Never Again

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Never Again

Pilot Magazine | Mar 01, 2003

Early on the morning of an IFR flight from Detroit City Airport in Michigan to Boyne Falls, Michigan, I called Lansing Flight Service for a weather update. There were no known adverse conditions on my proposed route.

Never Again

Pilot Magazine | Feb 01, 2003

You know how you'll have an experience that is so bizarre that you're sure it must be a dream? That's exactly what ran through my mind on the riverbank a quarter mile below the Bering Glacier on Prince William Sound, Alaska, where I was stuck with my Cessna 185 on floats. The Bering River drains Bering Lake, the melted glacier pool at the foot of the Bering Glacier, a Rhode Island-size chunk of ice 200 miles east of Anchorage.

Never Again

Pilot Magazine | Jan 01, 2003

The Bob Dylan concert the night before had been wonderful; now it was time to go home. The previous day I had flown the Piper Aztec from Chatham, Massachusetts, on Cape Cod, up to Montpelier, Vermont, to pick up friends and bring them down to Mansfield, Massachusetts.

Never Again

Article | Dec 01, 2002

An early morning fog muffled our footsteps as my crew and I crossed the cobblestoned courtyard of the old German kaserne (barracks) toward our two helicopters. I could feel the occasional snowflake swirling through the gray morning mist stealing into my uniform, causing me to shudder and chilling me to the bone.

Never Again

Pilot Magazine | Nov 01, 2002

Pilots who fly in the Rocky Mountain West are used to looking at sectional charts that are colored mostly brown. The rewards of mountain flying are many, but so are the dangers.

Never Again

Pilot Magazine | Oct 01, 2002

My son, Kirk, and I were ready to begin a flight home from Trinity Center, an unattended airport in northern California, when we found that the alternator on our rented Piper Warrior wasn't working. There were no maintenance facilities in the area, so we decided to get airborne and turn off all the electrical equipment until we got to an airport with a mechanic.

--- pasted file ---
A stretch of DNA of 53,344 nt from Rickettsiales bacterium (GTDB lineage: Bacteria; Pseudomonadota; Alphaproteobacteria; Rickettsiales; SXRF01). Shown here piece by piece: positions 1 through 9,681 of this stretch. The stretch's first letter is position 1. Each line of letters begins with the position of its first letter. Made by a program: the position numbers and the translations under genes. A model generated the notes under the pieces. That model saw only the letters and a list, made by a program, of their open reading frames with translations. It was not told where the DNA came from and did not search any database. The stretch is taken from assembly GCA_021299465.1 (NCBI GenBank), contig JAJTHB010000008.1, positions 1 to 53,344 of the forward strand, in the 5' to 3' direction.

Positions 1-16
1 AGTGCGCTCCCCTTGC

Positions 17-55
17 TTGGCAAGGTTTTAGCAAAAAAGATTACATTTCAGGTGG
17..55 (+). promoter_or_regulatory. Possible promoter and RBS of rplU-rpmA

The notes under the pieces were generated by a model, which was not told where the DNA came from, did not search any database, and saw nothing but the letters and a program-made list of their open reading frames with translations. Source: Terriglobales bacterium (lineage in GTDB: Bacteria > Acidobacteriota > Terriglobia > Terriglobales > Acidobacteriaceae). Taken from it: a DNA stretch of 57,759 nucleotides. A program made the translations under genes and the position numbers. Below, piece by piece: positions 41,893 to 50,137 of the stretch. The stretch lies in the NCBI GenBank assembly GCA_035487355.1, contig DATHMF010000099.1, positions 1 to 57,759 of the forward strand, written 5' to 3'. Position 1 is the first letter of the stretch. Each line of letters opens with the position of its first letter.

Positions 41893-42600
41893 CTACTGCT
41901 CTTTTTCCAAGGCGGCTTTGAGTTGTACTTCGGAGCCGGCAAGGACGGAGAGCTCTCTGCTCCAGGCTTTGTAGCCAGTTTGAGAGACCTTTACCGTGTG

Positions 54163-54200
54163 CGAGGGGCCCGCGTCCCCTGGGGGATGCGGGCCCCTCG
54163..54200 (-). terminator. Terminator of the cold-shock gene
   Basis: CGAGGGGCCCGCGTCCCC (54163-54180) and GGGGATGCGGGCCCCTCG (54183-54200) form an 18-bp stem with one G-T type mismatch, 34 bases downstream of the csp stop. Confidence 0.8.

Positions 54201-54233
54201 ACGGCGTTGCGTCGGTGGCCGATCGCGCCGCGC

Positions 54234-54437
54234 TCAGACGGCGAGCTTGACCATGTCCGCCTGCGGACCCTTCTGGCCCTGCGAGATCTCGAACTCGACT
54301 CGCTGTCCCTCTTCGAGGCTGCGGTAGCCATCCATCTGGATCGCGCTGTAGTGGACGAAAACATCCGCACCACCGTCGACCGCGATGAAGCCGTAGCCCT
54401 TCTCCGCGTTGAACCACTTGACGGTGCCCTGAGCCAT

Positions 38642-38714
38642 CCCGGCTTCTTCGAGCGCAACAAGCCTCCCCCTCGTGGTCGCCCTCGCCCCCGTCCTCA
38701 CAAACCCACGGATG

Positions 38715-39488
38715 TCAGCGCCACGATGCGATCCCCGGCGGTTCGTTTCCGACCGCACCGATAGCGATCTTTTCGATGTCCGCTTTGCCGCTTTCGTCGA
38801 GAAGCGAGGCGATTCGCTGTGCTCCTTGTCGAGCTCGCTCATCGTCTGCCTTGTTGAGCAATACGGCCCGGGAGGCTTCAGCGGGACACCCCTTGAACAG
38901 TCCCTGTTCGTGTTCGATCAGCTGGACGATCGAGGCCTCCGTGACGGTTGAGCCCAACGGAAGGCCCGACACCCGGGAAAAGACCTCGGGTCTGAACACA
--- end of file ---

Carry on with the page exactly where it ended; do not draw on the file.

Never Again

Pilot Magazine | Sep 01, 2002

I don't see how the guy could have flown that Taylorcraft all the way from Flushing, New York, to Valley Forge, Pennsylvania, with the prop setting up such an incredible vibration! For that matter, I can't figure out how, on that same day in 1955, I gave him $900 for such a rough-looking airplane without even a test hop! But the day he flew it down for me to look at brought about one of those sudden thaws that can turn a grass strip into a bog, scratching the test flight. And I had always yearned for a T-craft.

Topics Technique

Never Again

Pilot Magazine | Aug 01, 2002

I was commuting on a weekly basis in my Grumman AA-1 Yankee between Hanford, California, deep in the heart of the San Joaquin Valley, and Oakland. The California winter had arrived, and the jet stream had dropped down from Seattle to bring us our share of Pacific fronts.